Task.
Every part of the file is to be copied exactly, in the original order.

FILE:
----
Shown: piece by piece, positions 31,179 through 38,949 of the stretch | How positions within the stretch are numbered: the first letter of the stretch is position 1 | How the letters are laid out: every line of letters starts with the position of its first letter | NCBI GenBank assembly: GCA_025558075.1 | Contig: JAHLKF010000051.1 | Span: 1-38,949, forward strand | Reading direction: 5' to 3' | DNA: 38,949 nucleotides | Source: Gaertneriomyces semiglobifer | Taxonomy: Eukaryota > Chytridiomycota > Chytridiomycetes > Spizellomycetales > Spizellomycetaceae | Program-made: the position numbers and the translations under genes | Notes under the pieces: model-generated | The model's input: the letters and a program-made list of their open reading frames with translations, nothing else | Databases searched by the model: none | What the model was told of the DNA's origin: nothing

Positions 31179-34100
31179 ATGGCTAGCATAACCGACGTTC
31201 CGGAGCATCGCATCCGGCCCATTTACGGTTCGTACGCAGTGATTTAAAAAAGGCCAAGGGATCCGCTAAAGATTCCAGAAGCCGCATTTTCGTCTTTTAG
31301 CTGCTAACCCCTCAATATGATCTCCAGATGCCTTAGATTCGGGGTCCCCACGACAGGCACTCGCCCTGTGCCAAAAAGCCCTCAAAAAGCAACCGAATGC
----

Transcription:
Shown: piece by piece, positions 31,179 through 38,949 of the stretch | How positions within the stretch are numbered: the first letter of the stretch is position 1 | How the letters are laid out: every line of letters starts with the position of its first letter | NCBI GenBank assembly: GCA_025558075.1 | Contig: JAHLKF010000051.1 | Span: 1-38,949, forward strand | Reading direction: 5' to 3' | DNA: 38,949 nucleotides | Source: Gaertneriomyces semiglobifer | Taxonomy: Eukaryota > Chytridiomycota > Chytridiomycetes > Spizellomycetales > Spizellomycetaceae | Program-made: the position numbers and the translations under genes | Notes under the pieces: model-generated | The model's input: the letters and a program-made list of their open reading frames with translations, nothing else | Databases searched by the model: none | What the model was told of the DNA's origin: nothing

Positions 31179-34100
31179 ATGGCTAGCATAACCGACGTTC
31201 CGGAGCATCGCATCCGGCCCATTTACGGTTCGTACGCAGTGATTTAAAAAAGGCCAAGGGATCCGCTAAAGATTCCAGAAGCCGCATTTTCGTCTTTTAG
31301 CTGCTAACCCCTCAATATGATCTCCAGATGCCTTAGATTCGGGGTCCCCACGACAGGCACTCGCCCTGTGCCAAAAAGCCCTCAAAAAGCAACCGAATGC